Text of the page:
Magnetic North Dec. 23, 2009: Wood burning magic

Wood burning magic
Wood burning magic

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Welcome back to Magnetic North, a whiter and brighter and softer walking place since our recent snowfall. My kick sled is fired up and ready to go. No more clunky trudges to the mailbox. Or tedious treks to barn and coop with buckets growing out of each mittened hand. Now I glide, I zip, I LOVE winter!

There is, of course, the problem of staying warm. Not outside. Outside’s easy. You just keep moving. Moving the snow off the deck. Moving the water and hay and feed to the critters. Moving the wood from shed to house. Heck, most days I get so OVERheated from moving around outside I have to shed my coat and hat way before I’m done with the chores.

No, staying warm INSIDE the house is the biggest winter bugaboo in these parts. With electric heat getting more and more costly, I ordered double the amount of firewood this year. It’s hard to spend money on firewood just when your’re taking down the storm windows. But as soon as the mountain of split maple got dumped in the yard, I sensed that distant glow of September warmth to come.

Paul and I love wood heat. To us, nothing warms you faster or deeper. Soul deep, not just skin deep like electric or propane. Our wood furnace vents its delicious warmth through a rectangular metal floor grate in our hallway. When the inside temperature of the furnace gets high enough, a fan automatically begins pushing warm air up through the grate.

Ah, the sound of that fan. It brings both Paul and me to our feet, each hoping to be the first one to stand over the grate - ideally still in jammies and robe - so as to let the warm breezes fill our robes and our hearts. Gives me goose bumps just to think about it.

This guilty pleasure is but one reason we are wood heat junkies. Another is the ritual. Gathering kindling. Twisting the newspapers.  Incessantly fiddling with the damper. The simple starting, tending, fussbudgetness of it all. Really now, can merely twisting a thermostat come close to that?

Thanks mainly to our wood burning furnace, I start and end my days in winter with meditation, if not outright prayer. The metallic squawk of the black iron furnace door shifts my fevered brain into a serene neutral. Then, mmmmmm, the sharp sweet sulfur scent of the diamond match reaches me. One match sets papers and pine twigs ablaze. I hold my breath. The fires fingers reach all corners of the wood box.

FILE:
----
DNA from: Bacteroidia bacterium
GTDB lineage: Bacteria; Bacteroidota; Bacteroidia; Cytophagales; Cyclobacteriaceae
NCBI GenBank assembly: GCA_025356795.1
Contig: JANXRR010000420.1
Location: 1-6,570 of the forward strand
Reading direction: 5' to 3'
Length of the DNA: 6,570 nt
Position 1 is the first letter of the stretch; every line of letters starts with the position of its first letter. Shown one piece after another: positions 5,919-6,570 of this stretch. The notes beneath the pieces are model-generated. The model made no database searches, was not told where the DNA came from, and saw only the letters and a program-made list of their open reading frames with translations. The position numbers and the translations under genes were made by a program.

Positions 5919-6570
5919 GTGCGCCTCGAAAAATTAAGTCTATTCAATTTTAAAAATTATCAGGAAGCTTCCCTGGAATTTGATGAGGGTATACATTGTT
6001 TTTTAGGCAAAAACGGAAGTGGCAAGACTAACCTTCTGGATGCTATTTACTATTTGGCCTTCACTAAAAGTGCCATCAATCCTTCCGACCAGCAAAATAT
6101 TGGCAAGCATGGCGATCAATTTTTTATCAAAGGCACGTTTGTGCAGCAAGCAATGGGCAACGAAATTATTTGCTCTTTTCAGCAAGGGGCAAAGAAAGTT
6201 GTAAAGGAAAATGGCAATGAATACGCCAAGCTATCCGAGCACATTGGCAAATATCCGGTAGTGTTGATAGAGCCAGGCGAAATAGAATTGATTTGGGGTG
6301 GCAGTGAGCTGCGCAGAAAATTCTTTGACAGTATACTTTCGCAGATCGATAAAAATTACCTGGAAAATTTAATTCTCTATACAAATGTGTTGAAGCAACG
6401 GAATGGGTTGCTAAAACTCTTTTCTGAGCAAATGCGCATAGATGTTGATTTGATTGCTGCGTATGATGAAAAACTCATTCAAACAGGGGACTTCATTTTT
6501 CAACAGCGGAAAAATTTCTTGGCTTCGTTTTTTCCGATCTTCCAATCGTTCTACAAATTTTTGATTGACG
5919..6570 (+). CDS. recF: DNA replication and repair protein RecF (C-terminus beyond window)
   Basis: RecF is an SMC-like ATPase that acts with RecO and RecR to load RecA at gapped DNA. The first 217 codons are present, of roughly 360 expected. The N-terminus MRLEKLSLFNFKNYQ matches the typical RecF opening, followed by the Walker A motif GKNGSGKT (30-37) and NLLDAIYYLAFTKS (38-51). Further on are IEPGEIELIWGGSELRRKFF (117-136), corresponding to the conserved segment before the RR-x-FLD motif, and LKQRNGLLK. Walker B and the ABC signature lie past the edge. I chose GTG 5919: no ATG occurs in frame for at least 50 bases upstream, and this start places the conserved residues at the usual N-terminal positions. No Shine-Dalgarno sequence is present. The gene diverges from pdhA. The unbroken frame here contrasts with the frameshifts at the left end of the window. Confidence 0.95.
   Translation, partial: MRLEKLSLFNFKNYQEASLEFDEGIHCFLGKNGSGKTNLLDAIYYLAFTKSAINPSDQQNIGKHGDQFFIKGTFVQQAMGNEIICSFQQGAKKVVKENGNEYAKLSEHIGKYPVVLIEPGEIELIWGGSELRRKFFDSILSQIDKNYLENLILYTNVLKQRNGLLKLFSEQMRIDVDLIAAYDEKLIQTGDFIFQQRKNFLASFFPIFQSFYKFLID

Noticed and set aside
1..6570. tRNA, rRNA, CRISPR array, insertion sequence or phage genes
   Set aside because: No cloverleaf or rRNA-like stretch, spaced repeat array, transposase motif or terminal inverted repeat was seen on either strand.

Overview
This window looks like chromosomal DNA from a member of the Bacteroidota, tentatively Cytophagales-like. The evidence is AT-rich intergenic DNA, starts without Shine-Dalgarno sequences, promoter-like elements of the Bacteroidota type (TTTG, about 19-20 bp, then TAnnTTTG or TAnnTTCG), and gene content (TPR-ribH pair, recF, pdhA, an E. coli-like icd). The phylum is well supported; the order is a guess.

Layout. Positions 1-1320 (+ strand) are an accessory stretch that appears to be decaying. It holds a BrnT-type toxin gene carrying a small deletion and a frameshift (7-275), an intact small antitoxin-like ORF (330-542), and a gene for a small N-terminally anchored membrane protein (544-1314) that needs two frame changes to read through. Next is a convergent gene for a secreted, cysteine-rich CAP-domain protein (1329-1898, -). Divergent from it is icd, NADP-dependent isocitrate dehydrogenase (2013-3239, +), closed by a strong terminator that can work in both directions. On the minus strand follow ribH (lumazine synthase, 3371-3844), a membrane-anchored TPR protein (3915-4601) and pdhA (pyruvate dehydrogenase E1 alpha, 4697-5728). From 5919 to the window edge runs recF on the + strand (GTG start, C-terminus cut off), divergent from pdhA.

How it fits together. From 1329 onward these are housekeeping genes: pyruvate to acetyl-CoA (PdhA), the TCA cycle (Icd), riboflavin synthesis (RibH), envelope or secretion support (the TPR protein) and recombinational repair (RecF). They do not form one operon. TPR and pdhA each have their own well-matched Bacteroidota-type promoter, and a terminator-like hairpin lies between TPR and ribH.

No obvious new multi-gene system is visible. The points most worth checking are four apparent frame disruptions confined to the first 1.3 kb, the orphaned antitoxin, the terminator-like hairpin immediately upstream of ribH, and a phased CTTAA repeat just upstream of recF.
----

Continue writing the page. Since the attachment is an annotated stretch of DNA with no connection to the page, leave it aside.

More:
The bigger sticks start charring. And now comes the hard part.

Just when the heat is flowing towards my chilly bones. Just as the beauty of the fire bursts into bloom. Just then it is time to shut the door and wait. Wait for that lovely sound. The fan, the fan. Calling us to stand over that fire grate, sipping our coffee and grinning like sleepy puppies.

When we bought our wood stove, a Clayton, we gathered way more facts about burning wood than we did wood to burn. What  species of wood is available up here? Among those - birch, poplar, maple - which burns best? Gives the most heat. How much will we need to heat our house for the winter? And what the heck is a cord anyway?

And all that was very good to know. Helpful. But nowhere in the mountain of factoids about burning wood for heat did the poetry of the act come through. That was a bonus. One we delight in every day between September and May.

And so, in honor of the joy of wood heat, here is a Christmas present of sorts for my fellow wood heat junkies. Or for anyone considering going that way. I don’t know the author, but found it online on one of dozens of sties extolling wood heat’s virtues. 
 
“Fireside Lore”

Hickory makes the hottest coals in stoves when winter's bleak,
Apple wood like incense burning through the hall both fragrance seek,
Elm wood fires have little smoke and warm both serf and lord,
Oak logs split and dried this year make good next winters hoard,
Beech burns bright and fill a the room with warmth and dancing light,
Maple sweet, not white or red will burn throughout the night,
Birch logs cut, need ne'er be stored they blaze, then heat the pot,
Ash, straight grain and easy split the kettle sings, and stove is hot,
Poplar logs must need be dried lest smoke both then ensue,
Pine and fir midst showers of sparks burn fast and line the blackened flue

Merry Christmas all. May your own fires burn bright, and sweet all through the shiny bright New Year.

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